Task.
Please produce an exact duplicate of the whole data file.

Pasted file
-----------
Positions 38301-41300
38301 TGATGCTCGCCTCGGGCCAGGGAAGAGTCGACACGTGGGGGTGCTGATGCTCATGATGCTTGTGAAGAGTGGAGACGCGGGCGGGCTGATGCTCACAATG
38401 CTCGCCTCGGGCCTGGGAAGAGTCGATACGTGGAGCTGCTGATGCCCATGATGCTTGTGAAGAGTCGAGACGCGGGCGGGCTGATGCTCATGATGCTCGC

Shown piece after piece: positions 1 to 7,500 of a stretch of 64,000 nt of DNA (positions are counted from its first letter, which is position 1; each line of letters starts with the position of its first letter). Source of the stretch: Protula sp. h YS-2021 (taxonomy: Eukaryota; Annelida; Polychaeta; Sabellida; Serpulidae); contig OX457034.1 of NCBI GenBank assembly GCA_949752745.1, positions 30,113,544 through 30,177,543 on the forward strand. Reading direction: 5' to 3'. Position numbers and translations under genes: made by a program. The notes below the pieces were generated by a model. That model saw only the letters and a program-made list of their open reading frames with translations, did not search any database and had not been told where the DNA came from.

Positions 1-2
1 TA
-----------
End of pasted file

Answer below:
Positions 38301-41300
38301 TGATGCTCGCCTCGGGCCAGGGAAGAGTCGACACGTGGGGGTGCTGATGCTCATGATGCTTGTGAAGAGTGGAGACGCGGGCGGGCTGATGCTCACAATG
38401 CTCGCCTCGGGCCTGGGAAGAGTCGATACGTGGAGCTGCTGATGCCCATGATGCTTGTGAAGAGTCGAGACGCGGGCGGGCTGATGCTCATGATGCTCGC

Shown piece after piece: positions 1 to 7,500 of a stretch of 64,000 nt of DNA (positions are counted from its first letter, which is position 1; each line of letters starts with the position of its first letter). Source of the stretch: Protula sp. h YS-2021 (taxonomy: Eukaryota; Annelida; Polychaeta; Sabellida; Serpulidae); contig OX457034.1 of NCBI GenBank assembly GCA_949752745.1, positions 30,113,544 through 30,177,543 on the forward strand. Reading direction: 5' to 3'. Position numbers and translations under genes: made by a program. The notes below the pieces were generated by a model. That model saw only the letters and a program-made list of their open reading frames with translations, did not search any database and had not been told where the DNA came from.

Positions 1-2
1 TA